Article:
How can bookstores leverage the market for independent/small-press books to be more inclusive in connecting readers and authors?

Host:  Vanessa MacLaren-Wray

Participants: Charlie Kruse, Dick (VisionWorks), Humaira Ghilzae, Christopher Miya (Heyday), Madi Mulluen (libro) 

Notes

Our group successfully posed a lot of good questions, though not so many answers. Mainly, we learned that there’s a will to connect small-press/indie-pub books with indie bookstores and a need for creativity and awareness of constraints on both sides, if we want to serve the wider book-reading community.

Humaira:  the traditional publishing world is too constrained by gatekeepers, so it can be hard to trudge through years of effort to get a book to its audience. Indie bookstores are in the forefront of thinking about books…but haven’t made the shift to dealing with the inde/small press world  There are some good reasons, but it seems that traditional publishers control the bookstores.  As someone with friends who self-published…there’s a part of the community that’s missing.

Vanessa: are there practical ways that bookstores can connect potential readers of small-press books with the books they’re looking for that won’t eat into margins too much? Highlighting ready availability of books they can order through the bookstore? Displaying informational “postcards” from small-press publishers providing key information that readers can pick up in the store, take to the front and say “hey, can you order this?”. 

Dick from VisionWorks:  trying to make sideline items more easily accessible like calendars and so on, without having to go to different suppliers…make books that are less-known more available. In the old days , er⁵ccccccc press could be the lifeblood of smaller bookstores, not so much today.

Charlie:  How much we expect from bookstores?  Already expecting a lot from those.  Translations, rediscovering older literature. As a bookseller, they try to 8 have monthly displays of POC/women authors. They’ve seen curated boxes, subscriptions sideline items.  What could they try:  direct connections with smaller presses, a reading club within the store, featuring indie press releases. This needs a multifaceted approach.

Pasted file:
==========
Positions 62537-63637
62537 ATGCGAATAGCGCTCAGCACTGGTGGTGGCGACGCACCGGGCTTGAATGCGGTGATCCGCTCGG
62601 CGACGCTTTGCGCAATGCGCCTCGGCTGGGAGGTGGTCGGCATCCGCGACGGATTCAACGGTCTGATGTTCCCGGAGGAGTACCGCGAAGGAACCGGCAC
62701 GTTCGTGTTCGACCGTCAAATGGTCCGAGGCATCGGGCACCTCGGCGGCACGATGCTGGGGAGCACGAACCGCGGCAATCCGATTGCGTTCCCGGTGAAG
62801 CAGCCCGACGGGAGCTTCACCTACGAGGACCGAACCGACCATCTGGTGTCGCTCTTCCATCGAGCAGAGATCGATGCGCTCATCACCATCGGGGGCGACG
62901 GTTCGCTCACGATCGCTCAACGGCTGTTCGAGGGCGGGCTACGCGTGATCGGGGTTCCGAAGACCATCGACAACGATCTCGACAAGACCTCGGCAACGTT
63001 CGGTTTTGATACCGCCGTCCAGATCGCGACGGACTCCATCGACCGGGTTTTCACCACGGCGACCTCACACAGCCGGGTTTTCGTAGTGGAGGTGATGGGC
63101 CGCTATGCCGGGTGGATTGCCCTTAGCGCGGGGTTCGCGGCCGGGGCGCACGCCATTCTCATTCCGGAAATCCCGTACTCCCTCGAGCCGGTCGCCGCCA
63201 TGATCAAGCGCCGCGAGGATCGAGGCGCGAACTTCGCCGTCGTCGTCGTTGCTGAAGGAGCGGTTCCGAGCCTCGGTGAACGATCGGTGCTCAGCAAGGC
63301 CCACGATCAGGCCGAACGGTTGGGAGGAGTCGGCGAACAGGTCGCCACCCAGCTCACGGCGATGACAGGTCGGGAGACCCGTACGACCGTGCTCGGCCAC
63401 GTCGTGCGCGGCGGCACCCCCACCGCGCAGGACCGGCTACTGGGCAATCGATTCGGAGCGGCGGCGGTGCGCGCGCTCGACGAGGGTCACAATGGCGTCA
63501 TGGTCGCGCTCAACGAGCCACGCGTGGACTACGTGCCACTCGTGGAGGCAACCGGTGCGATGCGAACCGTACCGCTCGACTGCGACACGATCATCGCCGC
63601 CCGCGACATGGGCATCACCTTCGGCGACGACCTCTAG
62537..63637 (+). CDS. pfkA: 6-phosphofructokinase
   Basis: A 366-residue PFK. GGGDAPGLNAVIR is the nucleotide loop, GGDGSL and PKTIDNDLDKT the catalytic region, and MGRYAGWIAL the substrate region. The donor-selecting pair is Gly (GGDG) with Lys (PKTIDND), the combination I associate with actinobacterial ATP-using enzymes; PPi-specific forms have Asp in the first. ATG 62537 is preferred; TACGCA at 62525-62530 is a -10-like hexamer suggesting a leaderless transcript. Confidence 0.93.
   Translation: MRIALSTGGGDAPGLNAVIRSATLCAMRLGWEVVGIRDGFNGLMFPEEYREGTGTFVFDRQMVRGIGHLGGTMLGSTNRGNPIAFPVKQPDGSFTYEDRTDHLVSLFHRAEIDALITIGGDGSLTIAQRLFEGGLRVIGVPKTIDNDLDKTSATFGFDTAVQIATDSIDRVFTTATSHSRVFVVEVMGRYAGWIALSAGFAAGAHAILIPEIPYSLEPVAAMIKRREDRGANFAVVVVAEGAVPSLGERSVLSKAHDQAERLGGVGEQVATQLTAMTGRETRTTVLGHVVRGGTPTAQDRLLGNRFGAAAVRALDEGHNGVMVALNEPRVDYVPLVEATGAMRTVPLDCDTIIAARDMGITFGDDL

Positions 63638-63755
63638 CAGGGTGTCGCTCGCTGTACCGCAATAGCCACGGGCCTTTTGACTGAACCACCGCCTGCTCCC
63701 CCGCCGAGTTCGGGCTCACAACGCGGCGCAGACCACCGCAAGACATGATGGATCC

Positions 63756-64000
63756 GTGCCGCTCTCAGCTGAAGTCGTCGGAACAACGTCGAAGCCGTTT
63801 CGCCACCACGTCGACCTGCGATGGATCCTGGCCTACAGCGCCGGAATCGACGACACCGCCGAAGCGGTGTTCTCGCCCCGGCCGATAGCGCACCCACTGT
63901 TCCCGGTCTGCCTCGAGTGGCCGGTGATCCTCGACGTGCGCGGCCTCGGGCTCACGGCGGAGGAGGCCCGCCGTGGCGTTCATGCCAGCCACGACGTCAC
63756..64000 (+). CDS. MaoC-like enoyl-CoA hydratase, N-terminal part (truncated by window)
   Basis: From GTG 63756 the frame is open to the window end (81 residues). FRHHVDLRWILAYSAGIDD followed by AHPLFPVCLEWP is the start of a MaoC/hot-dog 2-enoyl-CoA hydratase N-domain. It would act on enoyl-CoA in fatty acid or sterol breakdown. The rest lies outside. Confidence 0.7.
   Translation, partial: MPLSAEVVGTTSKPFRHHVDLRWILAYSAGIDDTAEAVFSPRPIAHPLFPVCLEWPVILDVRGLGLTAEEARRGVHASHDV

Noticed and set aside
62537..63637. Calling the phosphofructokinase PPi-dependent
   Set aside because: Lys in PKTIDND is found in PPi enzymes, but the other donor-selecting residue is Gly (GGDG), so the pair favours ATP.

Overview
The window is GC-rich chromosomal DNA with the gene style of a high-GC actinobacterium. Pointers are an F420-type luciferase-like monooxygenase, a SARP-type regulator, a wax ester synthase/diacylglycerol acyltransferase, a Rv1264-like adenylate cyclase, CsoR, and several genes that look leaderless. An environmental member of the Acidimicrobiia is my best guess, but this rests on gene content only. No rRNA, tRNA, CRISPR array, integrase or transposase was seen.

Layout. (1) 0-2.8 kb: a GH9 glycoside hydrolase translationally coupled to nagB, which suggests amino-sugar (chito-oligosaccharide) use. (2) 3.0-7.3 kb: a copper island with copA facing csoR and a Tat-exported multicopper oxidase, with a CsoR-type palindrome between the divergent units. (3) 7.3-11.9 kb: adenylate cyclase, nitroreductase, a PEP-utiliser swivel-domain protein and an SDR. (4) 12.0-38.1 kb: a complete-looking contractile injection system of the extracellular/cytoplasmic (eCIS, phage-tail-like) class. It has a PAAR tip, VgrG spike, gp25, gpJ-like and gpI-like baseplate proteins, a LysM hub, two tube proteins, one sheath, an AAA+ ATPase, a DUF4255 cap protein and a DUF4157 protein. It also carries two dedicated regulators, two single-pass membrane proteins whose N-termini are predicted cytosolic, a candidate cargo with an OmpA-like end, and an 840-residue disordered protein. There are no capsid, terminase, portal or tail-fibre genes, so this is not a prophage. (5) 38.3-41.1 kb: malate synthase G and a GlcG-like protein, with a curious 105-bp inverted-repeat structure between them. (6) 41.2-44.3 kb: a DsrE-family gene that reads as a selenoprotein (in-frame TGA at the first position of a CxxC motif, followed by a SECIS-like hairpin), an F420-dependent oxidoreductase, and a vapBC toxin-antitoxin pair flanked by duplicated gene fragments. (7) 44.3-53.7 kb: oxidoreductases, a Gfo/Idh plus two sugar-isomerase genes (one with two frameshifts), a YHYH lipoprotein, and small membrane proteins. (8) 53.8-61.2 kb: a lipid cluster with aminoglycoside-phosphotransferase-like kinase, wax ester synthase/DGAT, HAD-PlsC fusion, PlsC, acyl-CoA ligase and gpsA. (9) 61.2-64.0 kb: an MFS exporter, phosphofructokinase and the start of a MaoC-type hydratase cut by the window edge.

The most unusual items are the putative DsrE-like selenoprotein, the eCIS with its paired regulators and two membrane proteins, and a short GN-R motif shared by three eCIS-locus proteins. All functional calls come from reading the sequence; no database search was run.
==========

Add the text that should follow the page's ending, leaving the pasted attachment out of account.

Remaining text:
Madi Mullen, from libro.fm:   We don’t see so many small-press books to audio.  How can we bring smaller press to audio?  We often see only the most publicized ones.  It’s challenging on the audio side, because not so many.

Charlie:  but that’s one way we could have fun with it? The success of avant-garde, humorous, off-the-wall dramatic projects could be exciting in the indie bookstore environment. One example of such a project: George Saunders’ Lincoln in the Bardo

Madi:  there are books that would lend themselves to audio, but haven’t made the leap yet. There are books undiscovered in that way, still.

Heyday Books (Christopher Miya):  How to connect with bookstores is difficult. How do we reach you? How do we communicate? We have a book that’s right for you, but we can’t print a thousand galleys, so how do we get to you?  Strengthening the bond between independent bookstores and independent publishers, recognizing the constraints on both sides? Good to hear that booksellers are interested in small/indie presses.

Charlie: Sometimes it’s just a matter of scale. So … how can we turn that into a strength? There’s a curation element to bookstores, how do we establish that special relationship? Do we do that by connecting on Bookshop.org? Or how?

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